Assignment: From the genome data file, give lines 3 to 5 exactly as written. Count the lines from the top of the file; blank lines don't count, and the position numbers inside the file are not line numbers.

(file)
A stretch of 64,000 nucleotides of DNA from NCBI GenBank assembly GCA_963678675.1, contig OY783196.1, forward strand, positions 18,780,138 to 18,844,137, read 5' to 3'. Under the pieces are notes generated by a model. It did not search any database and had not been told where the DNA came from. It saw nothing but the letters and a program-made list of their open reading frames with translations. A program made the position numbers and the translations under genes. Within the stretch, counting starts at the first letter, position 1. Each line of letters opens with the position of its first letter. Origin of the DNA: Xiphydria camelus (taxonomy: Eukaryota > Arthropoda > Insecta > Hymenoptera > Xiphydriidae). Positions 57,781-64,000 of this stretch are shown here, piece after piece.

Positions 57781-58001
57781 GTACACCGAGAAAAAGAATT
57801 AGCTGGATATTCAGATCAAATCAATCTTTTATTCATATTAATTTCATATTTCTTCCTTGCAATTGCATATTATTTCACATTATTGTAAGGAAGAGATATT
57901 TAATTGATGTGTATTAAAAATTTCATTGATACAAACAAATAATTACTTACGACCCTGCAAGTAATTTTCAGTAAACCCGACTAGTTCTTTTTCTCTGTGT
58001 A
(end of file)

57781 GTACACCGAGAAAAAGAATT
57801 AGCTGGATATTCAGATCAAATCAATCTTTTATTCATATTAATTTCATATTTCTTCCTTGCAATTGCATATTATTTCACATTATTGTAAGGAAGAGATATT
57901 TAATTGATGTGTATTAAAAATTTCATTGATACAAACAAATAATTACTTACGACCCTGCAAGTAATTTTCAGTAAACCCGACTAGTTCTTTTTCTCTGTGT